That 8 a.m. got you down? Have an ex in a section? Realized how boring your math professor was? Basically, you messed up. And now you need to drop a class and pick up another one that you might actually like. So what should you do? We at the Clog found a few classes for you to take that are still open and have minimal to no prerequisites.
If you’ve taken Bio 1A, you have access to this class — exploring the evolutionary, ecological, environmental, cultural, ethnobiological and nutritional determinants of fertility, reproductive rate, infant survival and population growth.
This class examines the influence of culture and social organization on energy use, energy policy and quality-of-life issues in both the domestic and international setting.
About the survival of the Roman Empire in Byzantium, the Sassanian Empire in Iran and the rise of Islam, this class has no prerequisites and a bunch of open seats.
This course will cover the nature, causes and consequences of world urbanization, metropolitan areas, location and types of cities as well as social and demographic characteristics of urban populations
Learn more about the state we live in by looking at the history of California from pre-European contact to the present, with emphasis on the diversity of cultures and the interplay of social, economic and political developments.
This course explores representations of the Buddha and other Buddhist detities in the modern and contemporary world, including premodern works of painting and sculpture, images made by contemporary artists and images within popular culture.
Classics 10B will be an investigation of the main achievements and tensions in Roman culture, from Romulus to the High Empire.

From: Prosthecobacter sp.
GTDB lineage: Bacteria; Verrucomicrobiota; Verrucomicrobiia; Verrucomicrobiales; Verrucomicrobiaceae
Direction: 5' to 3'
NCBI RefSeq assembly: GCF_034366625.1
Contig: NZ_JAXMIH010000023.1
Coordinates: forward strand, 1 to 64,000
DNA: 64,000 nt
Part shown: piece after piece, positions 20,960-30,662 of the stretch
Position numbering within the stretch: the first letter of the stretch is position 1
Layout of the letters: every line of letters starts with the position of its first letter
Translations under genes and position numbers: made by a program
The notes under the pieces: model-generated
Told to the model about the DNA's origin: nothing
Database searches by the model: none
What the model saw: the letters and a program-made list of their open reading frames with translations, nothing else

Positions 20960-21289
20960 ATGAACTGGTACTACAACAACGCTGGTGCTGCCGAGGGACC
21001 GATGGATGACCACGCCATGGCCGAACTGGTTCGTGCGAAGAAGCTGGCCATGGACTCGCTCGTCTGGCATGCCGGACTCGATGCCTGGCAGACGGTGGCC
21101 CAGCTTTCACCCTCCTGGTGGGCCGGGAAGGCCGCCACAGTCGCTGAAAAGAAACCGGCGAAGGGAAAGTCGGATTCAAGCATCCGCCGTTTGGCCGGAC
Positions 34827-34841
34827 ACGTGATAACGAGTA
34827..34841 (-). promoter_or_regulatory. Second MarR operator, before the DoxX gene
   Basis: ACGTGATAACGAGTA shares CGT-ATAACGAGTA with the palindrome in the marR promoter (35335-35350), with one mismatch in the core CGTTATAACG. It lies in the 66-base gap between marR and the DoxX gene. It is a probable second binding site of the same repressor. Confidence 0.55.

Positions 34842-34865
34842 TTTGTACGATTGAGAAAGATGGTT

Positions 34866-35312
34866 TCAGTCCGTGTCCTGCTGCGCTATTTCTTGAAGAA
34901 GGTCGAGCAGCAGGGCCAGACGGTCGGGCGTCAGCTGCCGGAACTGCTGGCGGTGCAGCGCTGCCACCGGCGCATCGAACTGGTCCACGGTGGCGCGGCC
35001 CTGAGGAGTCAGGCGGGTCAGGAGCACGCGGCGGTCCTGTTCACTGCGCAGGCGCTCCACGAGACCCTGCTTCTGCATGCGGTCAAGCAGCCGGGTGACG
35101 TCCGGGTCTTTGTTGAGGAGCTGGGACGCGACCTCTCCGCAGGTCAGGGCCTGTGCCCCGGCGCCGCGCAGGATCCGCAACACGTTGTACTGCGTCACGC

Learn a new language! This is a beginners’ course to learn Latin.
This course explores the history — presenting a top-down (political and legal history), bottom-up (social and cultural history) and comparative (by race and ethnicity as well as region) view — of America’s struggles for racial equality, from roughly World War II to the present.
For nonmajors, this class is a comparative study of different genres and composers in Western music.
After studying the tales themselves and examining their structure and how they fit into the genre of folk literature, we will investigate how the “The Thousand and One Nights” was transmitted, translated and received in Europe as a window on 19th-century gender and racial attitudes, especially with Western views of the “oriental” other.
This course is designed for students to learn historical and cultural contexts in which various martial arts have emerged; how they have been influenced by historical, philosophical, cultural, social, political and educational developments; what functions they once performed; and the place they hold in contemporary societies.
With open seating available, the course is a general introduction to economic demography that looks into questions about the trends of recent demography.
This will be a study of how historical knowledge is produced and interpreted. Topics might include narrative and representation, the uses of evidence, forms of historical argumentation and historical controversies in the public realm.
Contact Holly Secon at [email protected].